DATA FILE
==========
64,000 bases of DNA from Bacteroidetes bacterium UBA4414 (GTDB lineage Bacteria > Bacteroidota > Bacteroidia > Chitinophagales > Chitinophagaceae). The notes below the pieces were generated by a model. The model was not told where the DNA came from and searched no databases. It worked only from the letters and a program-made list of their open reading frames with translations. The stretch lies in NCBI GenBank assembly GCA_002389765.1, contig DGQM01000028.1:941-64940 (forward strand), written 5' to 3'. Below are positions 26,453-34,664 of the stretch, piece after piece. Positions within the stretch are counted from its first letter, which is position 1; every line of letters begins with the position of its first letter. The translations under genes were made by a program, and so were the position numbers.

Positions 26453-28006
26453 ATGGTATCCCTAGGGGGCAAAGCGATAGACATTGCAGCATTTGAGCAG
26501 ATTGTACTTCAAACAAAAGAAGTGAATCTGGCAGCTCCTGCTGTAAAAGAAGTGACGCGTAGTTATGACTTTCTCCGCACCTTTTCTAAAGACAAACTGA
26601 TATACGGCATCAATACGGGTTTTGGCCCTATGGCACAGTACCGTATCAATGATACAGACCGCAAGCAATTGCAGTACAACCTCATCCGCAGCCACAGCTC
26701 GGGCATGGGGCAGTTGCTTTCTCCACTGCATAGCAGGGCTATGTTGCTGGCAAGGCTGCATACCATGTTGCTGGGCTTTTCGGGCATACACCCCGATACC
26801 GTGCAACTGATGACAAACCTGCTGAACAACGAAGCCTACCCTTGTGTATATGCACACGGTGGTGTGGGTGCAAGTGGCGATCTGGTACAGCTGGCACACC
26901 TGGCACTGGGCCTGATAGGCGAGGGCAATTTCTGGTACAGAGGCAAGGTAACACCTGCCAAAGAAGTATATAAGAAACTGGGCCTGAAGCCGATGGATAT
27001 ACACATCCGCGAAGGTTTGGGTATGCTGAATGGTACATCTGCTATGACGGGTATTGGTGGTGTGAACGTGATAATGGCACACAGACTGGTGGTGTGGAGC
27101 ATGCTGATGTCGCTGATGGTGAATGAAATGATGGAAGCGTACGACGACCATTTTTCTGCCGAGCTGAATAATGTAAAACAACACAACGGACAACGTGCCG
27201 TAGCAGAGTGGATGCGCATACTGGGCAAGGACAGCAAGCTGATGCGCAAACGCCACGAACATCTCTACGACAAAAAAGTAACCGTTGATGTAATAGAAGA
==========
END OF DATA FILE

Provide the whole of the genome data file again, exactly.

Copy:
64,000 bases of DNA from Bacteroidetes bacterium UBA4414 (GTDB lineage Bacteria > Bacteroidota > Bacteroidia > Chitinophagales > Chitinophagaceae). The notes below the pieces were generated by a model. The model was not told where the DNA came from and searched no databases. It worked only from the letters and a program-made list of their open reading frames with translations. The stretch lies in NCBI GenBank assembly GCA_002389765.1, contig DGQM01000028.1:941-64940 (forward strand), written 5' to 3'. Below are positions 26,453-34,664 of the stretch, piece after piece. Positions within the stretch are counted from its first letter, which is position 1; every line of letters begins with the position of its first letter. The translations under genes were made by a program, and so were the position numbers.

Positions 26453-28006
26453 ATGGTATCCCTAGGGGGCAAAGCGATAGACATTGCAGCATTTGAGCAG
26501 ATTGTACTTCAAACAAAAGAAGTGAATCTGGCAGCTCCTGCTGTAAAAGAAGTGACGCGTAGTTATGACTTTCTCCGCACCTTTTCTAAAGACAAACTGA
26601 TATACGGCATCAATACGGGTTTTGGCCCTATGGCACAGTACCGTATCAATGATACAGACCGCAAGCAATTGCAGTACAACCTCATCCGCAGCCACAGCTC
26701 GGGCATGGGGCAGTTGCTTTCTCCACTGCATAGCAGGGCTATGTTGCTGGCAAGGCTGCATACCATGTTGCTGGGCTTTTCGGGCATACACCCCGATACC
26801 GTGCAACTGATGACAAACCTGCTGAACAACGAAGCCTACCCTTGTGTATATGCACACGGTGGTGTGGGTGCAAGTGGCGATCTGGTACAGCTGGCACACC
26901 TGGCACTGGGCCTGATAGGCGAGGGCAATTTCTGGTACAGAGGCAAGGTAACACCTGCCAAAGAAGTATATAAGAAACTGGGCCTGAAGCCGATGGATAT
27001 ACACATCCGCGAAGGTTTGGGTATGCTGAATGGTACATCTGCTATGACGGGTATTGGTGGTGTGAACGTGATAATGGCACACAGACTGGTGGTGTGGAGC
27101 ATGCTGATGTCGCTGATGGTGAATGAAATGATGGAAGCGTACGACGACCATTTTTCTGCCGAGCTGAATAATGTAAAACAACACAACGGACAACGTGCCG
27201 TAGCAGAGTGGATGCGCATACTGGGCAAGGACAGCAAGCTGATGCGCAAACGCCACGAACATCTCTACGACAAAAAAGTAACCGTTGATGTAATAGAAGA